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Web Original / The Other World

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"The War of the Witch is over. Mankind has finally lost. The free world has fallen. Over the course of this near decade, I have seen so much. I have seen the dead conquer the living, I have seen cities filled with life burn to ash in hours, I saw men made of iron cry, I saw hardcore atheists drop to their knees and beg for help from a God they never believed in, I saw armies of countless soldiers swept away like dust in the wind, I have seen nations fall. The world I knew is gone."
Protagonist's ancestor, a thousand years before the events of the story

The Other World is a companion story in a series of Gamebook stories by an author known to the public as "Kiel_Farren" and it was created on Choose Your Story, a free website allowing anyone to publish their own, (also free,) stories for everyone to play and for any other member to critique.

The game revolves around the reader's character, as expected. The reader's story incarnation is introduced as a young, teenage "mortal drone," which is the title given to any human slave under the rule of The High Witch Queen Vidia Hecate. Vidia, who has made herself immortal using magic, rules all of the human race after a 10 year war that ended in all the survivors surrendering to her. That was now a thousand years ago, and the world is still fully under her control.

As a slave, designated to the task of farming, your job is simple: Gather grain, spend time with your parents, hide the fact that you're literate because literacy among slaves who do not need to read and write for their designated job is an offense punishable by death, and try not to die.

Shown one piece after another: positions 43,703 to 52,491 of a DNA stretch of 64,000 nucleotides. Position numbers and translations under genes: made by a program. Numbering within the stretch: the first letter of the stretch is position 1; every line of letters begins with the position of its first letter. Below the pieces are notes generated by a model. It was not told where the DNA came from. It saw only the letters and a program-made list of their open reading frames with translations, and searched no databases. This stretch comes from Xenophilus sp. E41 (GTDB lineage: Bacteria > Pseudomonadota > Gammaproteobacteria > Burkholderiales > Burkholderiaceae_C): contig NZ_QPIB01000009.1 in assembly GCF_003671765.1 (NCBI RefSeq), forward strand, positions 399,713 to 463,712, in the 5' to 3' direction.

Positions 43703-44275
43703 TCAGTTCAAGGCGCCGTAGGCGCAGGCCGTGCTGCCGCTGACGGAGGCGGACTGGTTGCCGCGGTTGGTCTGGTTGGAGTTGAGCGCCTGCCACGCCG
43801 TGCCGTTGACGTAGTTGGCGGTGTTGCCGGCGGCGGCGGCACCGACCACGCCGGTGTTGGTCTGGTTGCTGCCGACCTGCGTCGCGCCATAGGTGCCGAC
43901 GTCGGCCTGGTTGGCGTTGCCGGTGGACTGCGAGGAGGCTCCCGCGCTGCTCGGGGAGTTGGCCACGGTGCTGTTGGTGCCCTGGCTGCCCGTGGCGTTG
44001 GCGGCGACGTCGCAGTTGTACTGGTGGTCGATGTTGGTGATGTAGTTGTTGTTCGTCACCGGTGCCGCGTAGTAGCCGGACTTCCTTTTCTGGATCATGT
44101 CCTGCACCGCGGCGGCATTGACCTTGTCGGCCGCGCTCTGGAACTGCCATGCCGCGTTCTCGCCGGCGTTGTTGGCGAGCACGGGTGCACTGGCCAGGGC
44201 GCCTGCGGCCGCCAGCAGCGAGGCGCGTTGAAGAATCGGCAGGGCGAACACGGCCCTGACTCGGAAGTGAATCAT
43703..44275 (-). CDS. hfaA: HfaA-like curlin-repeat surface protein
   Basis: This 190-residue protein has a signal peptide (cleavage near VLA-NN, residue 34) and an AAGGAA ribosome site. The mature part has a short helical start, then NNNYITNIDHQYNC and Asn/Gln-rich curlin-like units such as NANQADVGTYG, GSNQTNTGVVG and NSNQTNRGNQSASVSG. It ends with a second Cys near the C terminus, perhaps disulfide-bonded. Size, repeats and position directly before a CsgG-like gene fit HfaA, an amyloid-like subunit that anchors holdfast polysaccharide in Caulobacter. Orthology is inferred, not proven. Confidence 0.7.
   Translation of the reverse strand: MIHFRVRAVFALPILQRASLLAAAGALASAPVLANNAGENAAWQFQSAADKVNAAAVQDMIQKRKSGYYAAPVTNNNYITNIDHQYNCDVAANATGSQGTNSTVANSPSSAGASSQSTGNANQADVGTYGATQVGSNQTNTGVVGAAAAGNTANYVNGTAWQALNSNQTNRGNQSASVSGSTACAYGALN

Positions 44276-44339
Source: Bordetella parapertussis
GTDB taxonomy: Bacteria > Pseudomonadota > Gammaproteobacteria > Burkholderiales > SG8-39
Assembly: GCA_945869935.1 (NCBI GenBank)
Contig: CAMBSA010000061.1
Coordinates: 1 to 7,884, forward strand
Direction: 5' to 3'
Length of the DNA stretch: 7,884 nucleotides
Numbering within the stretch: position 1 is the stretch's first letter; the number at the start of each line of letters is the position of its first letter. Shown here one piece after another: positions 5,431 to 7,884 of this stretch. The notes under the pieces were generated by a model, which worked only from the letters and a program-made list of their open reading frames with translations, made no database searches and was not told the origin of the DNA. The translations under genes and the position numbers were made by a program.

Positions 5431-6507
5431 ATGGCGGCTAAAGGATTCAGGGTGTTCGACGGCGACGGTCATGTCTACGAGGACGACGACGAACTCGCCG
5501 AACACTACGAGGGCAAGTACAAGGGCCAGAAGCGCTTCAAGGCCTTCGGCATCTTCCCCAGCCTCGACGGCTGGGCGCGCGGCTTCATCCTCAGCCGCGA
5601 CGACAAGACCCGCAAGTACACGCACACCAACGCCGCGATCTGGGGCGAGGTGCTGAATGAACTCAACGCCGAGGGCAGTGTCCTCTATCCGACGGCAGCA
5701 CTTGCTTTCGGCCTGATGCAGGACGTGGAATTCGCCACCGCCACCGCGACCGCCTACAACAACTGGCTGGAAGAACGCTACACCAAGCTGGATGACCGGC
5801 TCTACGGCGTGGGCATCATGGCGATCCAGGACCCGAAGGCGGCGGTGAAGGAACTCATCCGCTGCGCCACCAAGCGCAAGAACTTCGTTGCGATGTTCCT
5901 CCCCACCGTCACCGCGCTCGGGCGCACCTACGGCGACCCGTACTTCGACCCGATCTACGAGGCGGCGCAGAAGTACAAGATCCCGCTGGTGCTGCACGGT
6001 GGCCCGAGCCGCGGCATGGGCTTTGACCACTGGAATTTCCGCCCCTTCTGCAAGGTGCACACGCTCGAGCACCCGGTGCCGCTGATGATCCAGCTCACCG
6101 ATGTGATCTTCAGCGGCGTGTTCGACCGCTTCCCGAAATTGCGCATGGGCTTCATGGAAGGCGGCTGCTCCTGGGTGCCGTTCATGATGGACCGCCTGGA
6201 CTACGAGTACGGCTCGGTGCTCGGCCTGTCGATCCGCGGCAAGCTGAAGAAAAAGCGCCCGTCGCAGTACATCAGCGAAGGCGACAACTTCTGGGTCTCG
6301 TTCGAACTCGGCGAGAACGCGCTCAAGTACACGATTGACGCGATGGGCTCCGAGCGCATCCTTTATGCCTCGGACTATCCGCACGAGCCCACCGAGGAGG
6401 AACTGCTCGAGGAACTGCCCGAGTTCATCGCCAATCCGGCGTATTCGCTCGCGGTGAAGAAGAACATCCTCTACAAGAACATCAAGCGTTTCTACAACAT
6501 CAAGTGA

Unfortunately, that last task becomes a lot harder once Aureus Ager, the city of your birth, is burned to the ground. If you manage to make it out alive, you become a fugitive from the law for the rest of your days.

This is part of Kiel Farren's "horror series" and is the second installment. The known titles are:

The story was unpublished from Choose Your Story by the author after his exit from the site, along with A Game of Life and Death. As far as the site knows, the author hasn't published it anywhere else, thereby making it a lost work.

See also


The Other World provides examples of:

  • A God Am I: There's a lot in the game to suggest that the witch fancies herself a god.
  • Big Bad: The High Witch Queen, no question/
  • Bitter Sweet Ending: Any real ending that isn't just a game over.
  • Black Comedy: Depends on your taste in comedy, but you could see a few scenes this way.
  • But Thou Must!: You really don't have much of a choice here, though arguably you get one about midway through the game.
  • Childhood Friend Romance: If you've played the first game, you probably immediately thought that Lilia was going to be this and ... you were probably at least a little shocked that she was killed off the third day into the game.
  • Crapsack World: The entire world is practically a death camp in every way.